19413 - An Inconvenient Woman
At thirteen, Joan of Arc received messages from God to expel the English from France and crown Charles of Valois as king. Despite being a peasant and a woman, she persuaded Charles to let her to lead a French army which achieved a momentous victory over the English. After seeing Charles crowned, she was captured and tried for witchcraft, heresy and (shocker) dressing like a man. Having achieved what he wanted, Charles did nothing to save her. She was burned at the stake. She had become an inconvenient woman.
There are many inconvenient women in history. Celtic queen Boudicca led an almost successful uprising against Roman forces in Britain. Rather than be taken alive after losing her final battle, she took poison. When Cortes invaded Mexico, native woman Malinche was given to the Spanish as a slave. She became his interpreter, bore him a son, and warned him of a plot to kill the Spanish. She stayed by his side while he conquered Mexico. Unlike Joan of Arc, Malinche was not dismissed by the man who used her, but she is still an inconvenient woman. Many modern Mexicans despise her. To be called “malinchista” in Mexico is a damning epithet.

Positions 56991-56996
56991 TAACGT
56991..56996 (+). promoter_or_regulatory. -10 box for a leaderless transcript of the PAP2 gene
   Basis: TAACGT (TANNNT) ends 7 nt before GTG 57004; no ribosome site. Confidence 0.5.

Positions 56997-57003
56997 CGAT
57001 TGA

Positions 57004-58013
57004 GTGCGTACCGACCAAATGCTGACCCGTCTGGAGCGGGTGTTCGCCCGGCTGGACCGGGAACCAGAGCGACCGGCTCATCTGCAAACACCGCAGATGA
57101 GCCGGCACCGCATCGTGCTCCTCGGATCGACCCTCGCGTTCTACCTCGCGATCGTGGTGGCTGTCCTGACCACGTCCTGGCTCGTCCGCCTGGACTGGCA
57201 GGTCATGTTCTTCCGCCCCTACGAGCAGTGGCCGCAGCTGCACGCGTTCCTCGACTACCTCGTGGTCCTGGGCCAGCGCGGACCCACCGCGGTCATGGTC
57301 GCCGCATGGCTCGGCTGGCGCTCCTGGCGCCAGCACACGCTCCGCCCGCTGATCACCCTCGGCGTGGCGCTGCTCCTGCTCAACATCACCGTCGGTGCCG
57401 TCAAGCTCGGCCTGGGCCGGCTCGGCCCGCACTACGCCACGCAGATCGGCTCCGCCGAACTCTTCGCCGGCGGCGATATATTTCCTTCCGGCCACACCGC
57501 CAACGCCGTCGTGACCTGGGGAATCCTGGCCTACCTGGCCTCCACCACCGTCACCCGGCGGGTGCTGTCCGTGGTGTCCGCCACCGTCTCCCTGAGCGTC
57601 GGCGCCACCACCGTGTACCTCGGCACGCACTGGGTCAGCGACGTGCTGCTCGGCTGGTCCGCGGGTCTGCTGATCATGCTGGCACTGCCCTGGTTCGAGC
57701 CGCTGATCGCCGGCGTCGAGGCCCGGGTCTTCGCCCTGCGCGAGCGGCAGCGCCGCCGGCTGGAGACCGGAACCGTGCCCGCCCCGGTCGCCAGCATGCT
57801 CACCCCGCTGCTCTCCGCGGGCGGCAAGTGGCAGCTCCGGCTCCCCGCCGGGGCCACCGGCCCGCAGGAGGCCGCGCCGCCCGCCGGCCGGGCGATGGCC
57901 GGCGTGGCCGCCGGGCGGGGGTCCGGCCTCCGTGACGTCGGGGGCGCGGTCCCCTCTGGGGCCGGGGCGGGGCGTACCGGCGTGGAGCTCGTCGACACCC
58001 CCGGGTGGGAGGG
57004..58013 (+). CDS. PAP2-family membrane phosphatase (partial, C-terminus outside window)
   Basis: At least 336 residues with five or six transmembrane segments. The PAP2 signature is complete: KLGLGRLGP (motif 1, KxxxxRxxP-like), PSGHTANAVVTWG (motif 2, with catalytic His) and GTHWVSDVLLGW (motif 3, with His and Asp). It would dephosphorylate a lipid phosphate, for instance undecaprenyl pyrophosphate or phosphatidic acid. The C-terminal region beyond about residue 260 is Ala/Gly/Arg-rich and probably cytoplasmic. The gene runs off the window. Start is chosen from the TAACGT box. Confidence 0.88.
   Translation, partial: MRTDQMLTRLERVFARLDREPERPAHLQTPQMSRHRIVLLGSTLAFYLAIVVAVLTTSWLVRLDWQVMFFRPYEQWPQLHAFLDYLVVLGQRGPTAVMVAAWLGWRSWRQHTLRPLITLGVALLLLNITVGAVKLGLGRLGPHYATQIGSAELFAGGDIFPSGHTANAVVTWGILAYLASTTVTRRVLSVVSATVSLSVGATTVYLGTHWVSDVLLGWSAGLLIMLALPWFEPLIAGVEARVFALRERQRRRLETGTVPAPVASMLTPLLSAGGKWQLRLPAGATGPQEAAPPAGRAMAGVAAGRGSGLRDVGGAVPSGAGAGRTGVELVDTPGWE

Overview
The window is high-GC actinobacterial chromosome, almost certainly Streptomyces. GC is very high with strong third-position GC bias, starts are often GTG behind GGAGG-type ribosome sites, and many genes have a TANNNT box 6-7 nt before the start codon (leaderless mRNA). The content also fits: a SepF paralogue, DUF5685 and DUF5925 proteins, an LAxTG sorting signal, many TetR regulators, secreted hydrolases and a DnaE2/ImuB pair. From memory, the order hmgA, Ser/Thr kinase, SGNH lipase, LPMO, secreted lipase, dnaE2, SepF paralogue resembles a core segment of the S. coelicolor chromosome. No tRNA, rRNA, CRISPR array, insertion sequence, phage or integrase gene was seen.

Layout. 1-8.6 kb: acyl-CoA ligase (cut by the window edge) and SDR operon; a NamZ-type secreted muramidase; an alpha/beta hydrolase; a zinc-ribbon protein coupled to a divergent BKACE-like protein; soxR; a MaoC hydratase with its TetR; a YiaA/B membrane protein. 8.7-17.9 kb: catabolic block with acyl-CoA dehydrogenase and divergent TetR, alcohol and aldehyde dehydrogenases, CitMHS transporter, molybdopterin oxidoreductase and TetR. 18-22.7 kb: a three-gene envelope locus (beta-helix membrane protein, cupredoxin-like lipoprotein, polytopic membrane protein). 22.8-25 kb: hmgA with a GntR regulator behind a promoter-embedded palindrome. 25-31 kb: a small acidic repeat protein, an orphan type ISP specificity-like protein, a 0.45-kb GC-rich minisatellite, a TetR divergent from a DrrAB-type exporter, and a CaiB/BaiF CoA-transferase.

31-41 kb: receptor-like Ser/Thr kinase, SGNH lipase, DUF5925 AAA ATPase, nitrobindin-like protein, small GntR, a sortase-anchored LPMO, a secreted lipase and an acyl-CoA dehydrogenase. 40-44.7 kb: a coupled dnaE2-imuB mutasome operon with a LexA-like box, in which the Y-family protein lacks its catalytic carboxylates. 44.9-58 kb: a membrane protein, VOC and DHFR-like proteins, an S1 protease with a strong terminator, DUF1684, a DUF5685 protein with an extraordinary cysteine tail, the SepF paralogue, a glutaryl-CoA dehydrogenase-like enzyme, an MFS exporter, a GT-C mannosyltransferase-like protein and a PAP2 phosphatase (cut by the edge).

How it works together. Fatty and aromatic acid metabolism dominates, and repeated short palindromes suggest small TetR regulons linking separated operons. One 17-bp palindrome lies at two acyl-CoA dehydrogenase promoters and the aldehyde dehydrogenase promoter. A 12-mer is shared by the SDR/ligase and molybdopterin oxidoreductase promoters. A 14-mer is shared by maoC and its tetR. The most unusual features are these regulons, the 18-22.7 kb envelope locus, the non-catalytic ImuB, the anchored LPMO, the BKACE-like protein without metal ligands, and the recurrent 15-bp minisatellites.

Join us for a class about strong women dismissed and denigrated for their strength including Elizabeth Friedman whose cryptanalytical skills were pivotal to victory against the Nazis but whose achievements were claimed by J. Edgar Hoover as his own.
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This class is eligible for UNM Tuition Remission under Personal Enrichment.